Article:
What a great time to host a dinner with so many unique conversation opportunities! On November 21st, two days before Thanksgiving, we gathered at our Manhattan home for a Kansas Kitchen Table dinner. We chose to sidestep a pot-luck and make home-made pizzas instead. Our gathering included my wife Shauna, our neighbor Shirley, family friends Cory and Amanda, and classmates Justin and Andra.
Shirley has lived in the same Manhattan home for nearly 50 years and spends her time in retirement traveling with her husband Bob. Although we have “known” Shirley and Bob for nearly 20 years, this is only the second time we have had dinner together. Unfortunately, Bob was ill this evening and was not able to participate. Cory was one of the first kids our son met when we moved into our neighborhood in 1999. His wife Amanda teaches Dramatic Arts at Topeka High School. We know Cory and Amanda well, but since we don’t usually spend time discussing politics, tonight’s discussion allowed us to learn about each other in a different way. Andra is in two rhetoric courses with me and is from Olathe, Kansas. Justin is a linebacker on the Kansas State University football team and we have three courses together. Our group included representatives from the Baby Boomers, Gen X, Millennials, and Gen Z. We are from Atlanta Georgia, Olathe Kansas, Manhattan Kansas, and the Mountain West. I felt that our diverse group of participants provided a great representation of time, space, and experiences that showed itself during our dinner conversation and our discussion on democracy and citizenship.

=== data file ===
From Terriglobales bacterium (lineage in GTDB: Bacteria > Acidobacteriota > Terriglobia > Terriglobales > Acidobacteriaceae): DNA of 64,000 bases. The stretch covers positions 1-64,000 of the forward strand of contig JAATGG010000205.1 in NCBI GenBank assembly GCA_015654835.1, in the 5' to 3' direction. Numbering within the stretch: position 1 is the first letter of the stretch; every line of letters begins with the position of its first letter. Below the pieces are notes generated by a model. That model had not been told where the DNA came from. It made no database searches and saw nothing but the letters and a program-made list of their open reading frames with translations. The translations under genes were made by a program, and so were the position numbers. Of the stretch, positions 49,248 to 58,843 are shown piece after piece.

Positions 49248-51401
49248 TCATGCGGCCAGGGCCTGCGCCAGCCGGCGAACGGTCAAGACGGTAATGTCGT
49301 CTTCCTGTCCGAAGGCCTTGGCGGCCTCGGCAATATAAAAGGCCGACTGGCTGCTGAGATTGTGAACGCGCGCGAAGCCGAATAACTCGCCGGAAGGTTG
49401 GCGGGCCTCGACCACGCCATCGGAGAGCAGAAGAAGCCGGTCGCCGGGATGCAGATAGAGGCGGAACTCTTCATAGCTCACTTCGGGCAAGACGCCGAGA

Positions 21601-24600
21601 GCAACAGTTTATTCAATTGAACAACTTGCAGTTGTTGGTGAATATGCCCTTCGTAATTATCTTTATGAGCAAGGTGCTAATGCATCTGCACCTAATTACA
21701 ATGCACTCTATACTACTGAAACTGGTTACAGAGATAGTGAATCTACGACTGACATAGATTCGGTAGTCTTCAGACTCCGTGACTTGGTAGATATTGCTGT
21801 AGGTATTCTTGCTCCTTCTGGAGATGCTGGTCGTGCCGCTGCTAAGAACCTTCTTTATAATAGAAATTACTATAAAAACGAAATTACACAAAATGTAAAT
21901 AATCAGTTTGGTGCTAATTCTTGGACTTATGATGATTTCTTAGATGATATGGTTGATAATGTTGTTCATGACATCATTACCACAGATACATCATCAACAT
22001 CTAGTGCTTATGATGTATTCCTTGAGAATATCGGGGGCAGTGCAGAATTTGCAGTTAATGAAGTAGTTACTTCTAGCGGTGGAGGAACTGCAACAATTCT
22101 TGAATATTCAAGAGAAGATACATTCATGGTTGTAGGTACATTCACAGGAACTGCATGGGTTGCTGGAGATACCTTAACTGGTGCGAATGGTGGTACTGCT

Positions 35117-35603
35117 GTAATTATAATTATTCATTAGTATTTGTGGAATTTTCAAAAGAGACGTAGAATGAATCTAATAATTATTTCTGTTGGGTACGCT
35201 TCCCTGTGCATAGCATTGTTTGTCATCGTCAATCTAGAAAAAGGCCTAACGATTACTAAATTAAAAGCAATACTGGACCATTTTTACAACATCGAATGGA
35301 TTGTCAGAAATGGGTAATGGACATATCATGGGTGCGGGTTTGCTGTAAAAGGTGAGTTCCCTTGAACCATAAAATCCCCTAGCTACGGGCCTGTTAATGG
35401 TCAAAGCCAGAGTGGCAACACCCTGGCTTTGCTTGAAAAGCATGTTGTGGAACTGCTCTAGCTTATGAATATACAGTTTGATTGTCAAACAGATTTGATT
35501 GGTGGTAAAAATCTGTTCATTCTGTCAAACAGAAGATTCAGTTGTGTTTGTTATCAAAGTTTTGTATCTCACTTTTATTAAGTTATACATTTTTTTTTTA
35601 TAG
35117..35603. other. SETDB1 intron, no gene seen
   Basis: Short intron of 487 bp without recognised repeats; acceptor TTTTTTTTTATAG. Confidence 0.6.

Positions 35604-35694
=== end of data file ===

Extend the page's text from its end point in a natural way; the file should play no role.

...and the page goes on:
Cory and Amanda arrived first and we spent a few minutes catching up on life and appreciating their relief at having the next few days off work. They had driven from Topeka, and were happy to just relax for a bit. As more guests arrived, we expanded our conversation to make room for introductions, short histories, and general pleasantries. Shirley arrived next, and we spent some time talking about how she remembered our house from 40 years ago when the original owners lived here. It was nice that she knew about our home’s history and was able to share her memories with us. Andra arrived a few minutes later and was followed shortly by Justin. Once everyone arrived, our casual conversations turned more serious as I described how we would make our pizzas. It turns out that not many people have made their own pizzas, so we were in for an adventure. While we were making our pizzas, we engaged in familiarizing conversations – using short personal stories to get to know each other better.